FAQ about India

1. Do I need a visa for India?

U.S. citizens require a passport and visa to enter and exit India for any purpose.

2. How much does a visa cost?

Around $76 depending on the passport/nationality you hold and which type of visa.

3. When should I apply for my visa?

Please note the visa is valid beginning on the day it is issued. So a 6 Month visa issued on January 1 would only be valid until June 30.

4. Where is the nearest Indian Consulate?

San Francisco services residents of these states:

Alaska, Arizona, California, Colorado, Guam, Hawaii, Idaho, Montana, Nebraska, New Mexico, Nevada, Oregon, Utah, Washington, Wyoming.

We use this site for visas: https://indiavisa.travisaoutsourcing.com

5. Do I need specific immunizations?

We recommend that you do some research on this, depending on age & health conditions each person might benefit from different immunizations.


Here are some immunizations that always come up:

• Tetanus

• Hepatitis A

• Hepatitis B

• Typhoid

• Polio

• Rabies

• Malaria

• Traveler’s Diarrhea

If you live in Santa Fe or vicinity Dr. Michael D. Palestine is a great resource, he specializes in travel medicine (known as “Emporiatrics“!)

465 St. Michael’s Drive Ste. 114.

Santa Fe, NM 87505   (505) 913-4260

6. Weather in India?

Indian weather itself is divided into three distinct seasons — winter, summer, and the monsoon. Generally, the best time to visit India is during the winter, when the weather in most places is relatively cool and pleasant. Pack light sweaters and long pants, layering always works.  http://goindia.about.com/od/planningyourtrip/a/indiaweather.htm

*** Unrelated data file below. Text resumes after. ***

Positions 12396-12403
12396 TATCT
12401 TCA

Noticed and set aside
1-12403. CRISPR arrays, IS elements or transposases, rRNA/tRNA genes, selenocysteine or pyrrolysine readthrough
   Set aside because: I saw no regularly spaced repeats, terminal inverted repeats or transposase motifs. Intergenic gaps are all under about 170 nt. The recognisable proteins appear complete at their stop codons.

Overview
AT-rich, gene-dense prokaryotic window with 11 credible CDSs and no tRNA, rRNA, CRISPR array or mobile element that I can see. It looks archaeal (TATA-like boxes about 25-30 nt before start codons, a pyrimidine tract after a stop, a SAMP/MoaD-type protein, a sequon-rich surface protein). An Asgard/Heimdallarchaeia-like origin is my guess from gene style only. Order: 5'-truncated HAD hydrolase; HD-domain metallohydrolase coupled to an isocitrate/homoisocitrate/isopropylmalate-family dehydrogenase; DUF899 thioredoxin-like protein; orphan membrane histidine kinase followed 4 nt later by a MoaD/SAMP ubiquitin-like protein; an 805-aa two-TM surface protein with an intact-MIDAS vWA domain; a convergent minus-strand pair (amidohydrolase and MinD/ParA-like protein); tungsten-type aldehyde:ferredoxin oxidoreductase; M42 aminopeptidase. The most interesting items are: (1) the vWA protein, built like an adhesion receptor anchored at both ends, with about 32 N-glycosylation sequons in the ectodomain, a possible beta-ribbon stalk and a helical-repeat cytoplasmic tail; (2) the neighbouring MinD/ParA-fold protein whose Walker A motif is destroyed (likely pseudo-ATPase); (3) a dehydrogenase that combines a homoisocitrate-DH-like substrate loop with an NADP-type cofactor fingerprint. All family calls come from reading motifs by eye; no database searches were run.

7. Indian money and where to exchange it?

Indian currency is known as rupee. The Indian money (rupee) is available in denominations of Re 1, Rs 2, Rs 5, Rs 10, Rs 20, Rs 50, Rs 100, Rs 500 and Rs 1000. One rupee consists of a hundred paise. Paise are in denominations of 10p, 25p and 50p. However, these paise are rarely used. Coins are available for Re1, Rs 2 and Rs 5.

Exchanging money in the US:

Good luck….well you can try and if you are lucky you can maybe get $100 worth at your bank.

Exchanging money in India:

Changing money in India can be a tedious and cumbersome process. It is advisable for you to change a substantial amount at one time. Travelers’ cheques are not accepted at each and every bank, and certainly not at every store or bazaar booth. It is even difficult to change currency other than dollars or pound sterling. However, make sure to change the money at accredited bureaus only, changing at any other place is illegal and also runs the risk of being counterfeit.

There are no restrictions on the amount of foreign currency or travelers’ cheques. A tourist may import any amount, provided he/she has filled a declaration form on arrival. This will help in exchanging your currency at the time of arrival as well as the taking back your unspent currency at the time of leaving.

You can get your currency exchanged at the airport itself also. The moneychangers at airports are open 24 hours. Also, moneychangers are available in some hotels too. In big cities, you will find several branches of International foreign exchange providers. However, in small towns, only minor banks will be providing the service. You should save all exchange receipts (encashment certificates). You may require them for visa extensions and other formalities and at the time of going back, when you want to convert the rupees.

8. What should I pack?

• Money belt

• Insect repellent

• Several photocopies of your passport and Indian visa for hotels and to buy a SIM

• Pillow case

• Electrical Adaptors (available online on Amazon)

• Hygiene products

• Any medication you think you might need, such as aspirin, ibuprofen, band-aids,    pepto bismol, charcoal tablets

9. What are the customs on tipping?

There are no norms for tipping or baksheesh, as it is called. Porters and doormen at hotels are usually happy with a 10-20 rupee tip, same for taxi, rickshaw, auto-rickshaws and tuk-tuks.

10. Is water safe to drink?

We would say for westerners NO. Always buy bottled water and make sure you hear the click of the tab when you open it. It is known that bottled water bottles are being recycled and the caps glued back on.



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